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Eugénie "Ninon" Vallin (September 1886 – 22 November 1961) was a French soprano who achieved considerable popularity in opera, operetta and classical song recitals during an international career that lasted for more than four decades.
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Eugénie Vallin was born at Montalieu-Vercieu, a small town about 30 miles east of Lyon. She studied at the Lyon Conservatoire and later in Paris. At first she had no intention of performing opera, preparing herself for a career on the concert platform. In 1911 she was chosen by Claude Debussy to sing the part of the celestial voice in the first performance of his Le martyre de Saint Sébastien. She continued her association with Debussy, giving the première of his Trois poèmes de Stéphane Mallarmé in 1914 at the Salle Gaveau in Paris, accompanied by the composer. She also worked extensively with other contemporary composers, including Albert Roussel, Joaquín Nin-Culmell, and Reynaldo Hahn; the latter two accompanied her in recordings of their own works.
She was first persuaded to sing opera in 1912, appearing in a number of roles at the Opéra-Comique, including Micaëla (in Carmen), Mimì (in La bohème), Clara in Les cadeaux de Noël, and the title role in Louise. She went on to make her début at the Teatro Colón, as Marguerite (in Faust) in 1916, returning there regularly over the next 20 years. She made other débuts at Milan's La Scala (in 1916), Rome (1917), the Paris Opéra, as Thaïs, (1920) and San Francisco opera (1934).
The range of roles which she undertook was unusually varied in their vocal requirements: Manon, Charlotte (in Werther), Juliette (in Roméo et Juliette), Marguerite (in Faust), Mignon, Zerlina (in Don Giovanni) and Mélisande. She also sang the trio of heroines in The Tales of Hoffmann.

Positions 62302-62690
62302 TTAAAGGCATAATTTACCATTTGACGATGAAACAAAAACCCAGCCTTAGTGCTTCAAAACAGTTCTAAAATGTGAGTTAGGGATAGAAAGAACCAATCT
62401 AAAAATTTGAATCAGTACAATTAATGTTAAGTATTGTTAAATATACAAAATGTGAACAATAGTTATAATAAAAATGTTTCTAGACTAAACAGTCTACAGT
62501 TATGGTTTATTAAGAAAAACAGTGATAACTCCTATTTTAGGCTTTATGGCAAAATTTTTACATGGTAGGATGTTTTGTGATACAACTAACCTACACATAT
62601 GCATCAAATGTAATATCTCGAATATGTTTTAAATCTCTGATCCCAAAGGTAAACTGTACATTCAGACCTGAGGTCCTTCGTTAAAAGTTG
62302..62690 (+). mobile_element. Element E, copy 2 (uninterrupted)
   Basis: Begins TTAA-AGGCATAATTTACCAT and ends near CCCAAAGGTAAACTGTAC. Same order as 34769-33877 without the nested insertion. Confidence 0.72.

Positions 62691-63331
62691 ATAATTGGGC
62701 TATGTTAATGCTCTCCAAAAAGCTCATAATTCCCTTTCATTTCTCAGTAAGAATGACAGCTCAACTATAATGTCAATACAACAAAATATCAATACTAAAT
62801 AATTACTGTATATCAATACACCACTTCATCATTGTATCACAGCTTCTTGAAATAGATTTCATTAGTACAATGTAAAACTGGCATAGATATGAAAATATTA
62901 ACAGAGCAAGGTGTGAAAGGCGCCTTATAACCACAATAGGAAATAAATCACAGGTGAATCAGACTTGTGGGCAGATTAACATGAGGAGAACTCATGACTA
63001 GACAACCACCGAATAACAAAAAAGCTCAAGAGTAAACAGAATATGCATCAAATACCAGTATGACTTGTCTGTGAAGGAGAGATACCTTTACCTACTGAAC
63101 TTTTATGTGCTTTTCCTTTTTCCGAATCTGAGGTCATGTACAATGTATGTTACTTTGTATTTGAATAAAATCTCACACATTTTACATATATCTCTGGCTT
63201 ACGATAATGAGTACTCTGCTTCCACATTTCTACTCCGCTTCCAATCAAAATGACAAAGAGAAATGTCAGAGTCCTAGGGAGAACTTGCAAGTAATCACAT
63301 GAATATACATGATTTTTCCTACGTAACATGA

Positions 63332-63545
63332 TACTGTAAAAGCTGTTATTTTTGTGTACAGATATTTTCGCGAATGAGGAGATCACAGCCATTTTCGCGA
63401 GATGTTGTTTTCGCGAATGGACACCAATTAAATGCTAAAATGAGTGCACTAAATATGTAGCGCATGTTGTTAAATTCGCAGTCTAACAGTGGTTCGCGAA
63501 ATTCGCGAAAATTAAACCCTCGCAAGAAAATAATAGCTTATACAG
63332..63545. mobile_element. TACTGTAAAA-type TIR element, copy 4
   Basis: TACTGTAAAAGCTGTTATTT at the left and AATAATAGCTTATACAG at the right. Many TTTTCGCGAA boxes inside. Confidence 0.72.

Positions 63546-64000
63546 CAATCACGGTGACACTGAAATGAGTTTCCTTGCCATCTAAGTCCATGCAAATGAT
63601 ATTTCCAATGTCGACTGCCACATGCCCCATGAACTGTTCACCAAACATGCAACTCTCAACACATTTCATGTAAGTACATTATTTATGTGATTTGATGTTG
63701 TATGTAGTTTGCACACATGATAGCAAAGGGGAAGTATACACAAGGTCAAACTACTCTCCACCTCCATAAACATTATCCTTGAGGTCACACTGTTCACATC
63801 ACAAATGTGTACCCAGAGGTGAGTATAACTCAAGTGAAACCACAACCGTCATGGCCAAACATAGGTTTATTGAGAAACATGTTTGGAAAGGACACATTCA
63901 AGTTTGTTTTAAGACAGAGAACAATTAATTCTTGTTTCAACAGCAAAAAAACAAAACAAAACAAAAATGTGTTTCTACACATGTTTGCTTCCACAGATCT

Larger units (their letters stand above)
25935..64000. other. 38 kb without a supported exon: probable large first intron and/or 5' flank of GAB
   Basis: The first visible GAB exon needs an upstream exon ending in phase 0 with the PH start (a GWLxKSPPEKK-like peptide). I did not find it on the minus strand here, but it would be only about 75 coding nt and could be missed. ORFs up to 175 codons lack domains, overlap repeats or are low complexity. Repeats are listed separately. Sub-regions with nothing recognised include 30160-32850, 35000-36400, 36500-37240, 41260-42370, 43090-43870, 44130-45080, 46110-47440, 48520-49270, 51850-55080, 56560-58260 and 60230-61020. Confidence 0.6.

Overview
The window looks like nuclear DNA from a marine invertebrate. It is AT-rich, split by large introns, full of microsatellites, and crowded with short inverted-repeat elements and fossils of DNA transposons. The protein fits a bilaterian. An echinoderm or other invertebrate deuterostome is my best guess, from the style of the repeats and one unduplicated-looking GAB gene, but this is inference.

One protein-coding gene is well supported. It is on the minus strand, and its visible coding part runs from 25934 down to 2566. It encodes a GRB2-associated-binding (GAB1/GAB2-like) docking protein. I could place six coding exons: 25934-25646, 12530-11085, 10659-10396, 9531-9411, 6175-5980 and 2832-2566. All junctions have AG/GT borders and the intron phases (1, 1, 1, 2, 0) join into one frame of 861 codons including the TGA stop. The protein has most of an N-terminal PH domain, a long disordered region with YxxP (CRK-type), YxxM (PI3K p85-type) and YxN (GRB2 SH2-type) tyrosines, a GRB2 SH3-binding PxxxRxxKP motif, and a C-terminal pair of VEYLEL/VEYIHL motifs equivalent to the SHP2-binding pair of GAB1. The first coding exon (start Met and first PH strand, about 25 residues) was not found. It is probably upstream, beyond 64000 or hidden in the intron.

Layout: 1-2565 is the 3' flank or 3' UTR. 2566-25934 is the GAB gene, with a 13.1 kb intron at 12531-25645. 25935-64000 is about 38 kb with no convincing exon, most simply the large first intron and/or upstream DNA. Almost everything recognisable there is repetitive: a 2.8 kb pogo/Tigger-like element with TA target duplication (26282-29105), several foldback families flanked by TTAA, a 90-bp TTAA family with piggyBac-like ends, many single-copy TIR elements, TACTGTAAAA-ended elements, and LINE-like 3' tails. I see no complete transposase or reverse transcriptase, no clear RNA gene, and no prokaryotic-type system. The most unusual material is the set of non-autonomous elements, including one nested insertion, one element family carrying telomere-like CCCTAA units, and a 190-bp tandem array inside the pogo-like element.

Vallin had a great affection for French operetta, and performed works by Lecocq, Massé, and Chabrier; she even ventured into music hall during the 1930s, singing at the Alhambra in Paris. Such was her popularity in her native country that she also appeared in a 1937 film, La fille de la Madelon.
Vallin worked with most of the leading French singers of her era, including the renowned tenor Georges Thill, whom she disliked. Her voice was that of a good-sized lyric soprano, well balanced but strongest in its middle and lower registers; but, at her peak, she was also capable of singing high coloratura, as recordings of arias by Bellini and Donizetti illustrate. Her tone was cool and clear, with exemplary enunciation. Louise, Charlotte and Manon became her signature roles. Her performances were described by the critic André Tubeuf as the "epitome of good singing but also of good taste". Sound technique supported both her versatility and the durability of her career; as late as 1946, when she was 60, she sang the Countess (in Le nozze di Figaro) and she continued singing and recording into the 1950s. Between 1953-59, she was a guest professor at the Conservatory in Montevideo.
Ninon Vallin left a considerable output of 78-rpm recordings, dating from 1913 until the early 1950s, which can be heard on CD reissues. Many of them consist of operatic arias but there are also notable discs of French mélodies by Fauré, Chausson and Hahn. Among the complete or semi-complete opera recordings in which she featured were:
- Louise (abridged); conducted by Eugène Bigot in 1935;
- Werther; conducted by Elie Cohen in 1931, with Georges Thill as the tenor lead, in what is still considered to be the finest, most idiomatic recording of this work; and
- Les noces de Jeannette, conducted by Laurent Halet in 1922.
- Vallin's birthday is given variously as 7, 8 or 9 September.
- "Galathée & Les noces de Jeannette. Liner Notes". Marston Records. Retrieved 23 February 2014.
- Barnes, H.M. . "Ninon Vallin", Record collector, viii, 53; with a discography.
- Celletti, R. . "Ninon Vallin", in Le grandi voci, (Roma: Istituto per la collaborazione culturale); with an opera discography by R. Vegeto.
- Fragny, R. de. . Ninon Vallin, princesse du chant, (Lyon: Éd. et Impr. du Sud-Est).
- Pinchard, M. . "Hommage à Ninon Vallin", Musica, 95: 4.
- Steane, John . The Grand Tradition, (Duckworth, London).